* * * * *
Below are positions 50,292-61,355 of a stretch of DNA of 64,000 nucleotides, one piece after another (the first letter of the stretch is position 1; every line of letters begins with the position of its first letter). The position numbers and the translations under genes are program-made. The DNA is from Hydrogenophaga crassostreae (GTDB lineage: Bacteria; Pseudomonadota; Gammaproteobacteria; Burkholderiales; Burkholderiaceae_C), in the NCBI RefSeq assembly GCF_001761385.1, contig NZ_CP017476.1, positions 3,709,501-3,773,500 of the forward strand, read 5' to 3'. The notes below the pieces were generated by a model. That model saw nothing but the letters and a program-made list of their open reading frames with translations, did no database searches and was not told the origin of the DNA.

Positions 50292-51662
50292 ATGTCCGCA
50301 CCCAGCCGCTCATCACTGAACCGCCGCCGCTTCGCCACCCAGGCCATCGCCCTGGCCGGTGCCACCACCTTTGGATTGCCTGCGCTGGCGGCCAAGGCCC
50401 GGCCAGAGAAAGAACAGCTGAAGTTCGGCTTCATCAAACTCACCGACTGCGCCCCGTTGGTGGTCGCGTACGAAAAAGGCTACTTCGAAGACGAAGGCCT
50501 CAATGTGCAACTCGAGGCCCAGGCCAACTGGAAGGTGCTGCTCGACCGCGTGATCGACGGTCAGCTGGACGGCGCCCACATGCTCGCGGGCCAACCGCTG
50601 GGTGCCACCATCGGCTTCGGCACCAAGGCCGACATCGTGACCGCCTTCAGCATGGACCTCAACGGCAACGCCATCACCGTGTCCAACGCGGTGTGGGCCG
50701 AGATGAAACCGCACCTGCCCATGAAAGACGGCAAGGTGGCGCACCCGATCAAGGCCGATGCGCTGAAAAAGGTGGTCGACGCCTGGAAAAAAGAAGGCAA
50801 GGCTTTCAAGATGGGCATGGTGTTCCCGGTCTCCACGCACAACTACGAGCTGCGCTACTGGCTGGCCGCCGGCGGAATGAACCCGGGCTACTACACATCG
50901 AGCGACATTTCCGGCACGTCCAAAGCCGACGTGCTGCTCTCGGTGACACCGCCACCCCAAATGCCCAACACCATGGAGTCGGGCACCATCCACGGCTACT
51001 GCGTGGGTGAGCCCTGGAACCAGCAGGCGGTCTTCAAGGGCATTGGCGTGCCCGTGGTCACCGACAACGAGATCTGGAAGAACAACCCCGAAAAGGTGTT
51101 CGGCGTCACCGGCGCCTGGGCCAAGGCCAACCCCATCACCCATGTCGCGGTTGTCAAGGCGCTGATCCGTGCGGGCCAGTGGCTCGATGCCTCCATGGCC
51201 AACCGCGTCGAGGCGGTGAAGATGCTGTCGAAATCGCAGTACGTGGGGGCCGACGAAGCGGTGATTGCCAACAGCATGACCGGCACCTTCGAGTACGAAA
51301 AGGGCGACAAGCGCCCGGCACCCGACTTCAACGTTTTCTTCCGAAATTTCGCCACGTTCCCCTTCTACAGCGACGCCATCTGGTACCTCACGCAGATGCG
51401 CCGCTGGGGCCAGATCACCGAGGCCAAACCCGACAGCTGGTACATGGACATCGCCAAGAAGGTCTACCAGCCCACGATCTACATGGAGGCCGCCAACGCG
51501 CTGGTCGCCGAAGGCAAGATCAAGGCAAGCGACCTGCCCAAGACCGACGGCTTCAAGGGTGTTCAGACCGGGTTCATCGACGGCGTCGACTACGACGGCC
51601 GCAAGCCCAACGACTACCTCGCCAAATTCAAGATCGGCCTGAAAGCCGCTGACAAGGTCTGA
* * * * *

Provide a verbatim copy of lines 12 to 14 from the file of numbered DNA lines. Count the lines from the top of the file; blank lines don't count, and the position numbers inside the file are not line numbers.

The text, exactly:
51101 CGGCGTCACCGGCGCCTGGGCCAAGGCCAACCCCATCACCCATGTCGCGGTTGTCAAGGCGCTGATCCGTGCGGGCCAGTGGCTCGATGCCTCCATGGCC
51201 AACCGCGTCGAGGCGGTGAAGATGCTGTCGAAATCGCAGTACGTGGGGGCCGACGAAGCGGTGATTGCCAACAGCATGACCGGCACCTTCGAGTACGAAA
51301 AGGGCGACAAGCGCCCGGCACCCGACTTCAACGTTTTCTTCCGAAATTTCGCCACGTTCCCCTTCTACAGCGACGCCATCTGGTACCTCACGCAGATGCG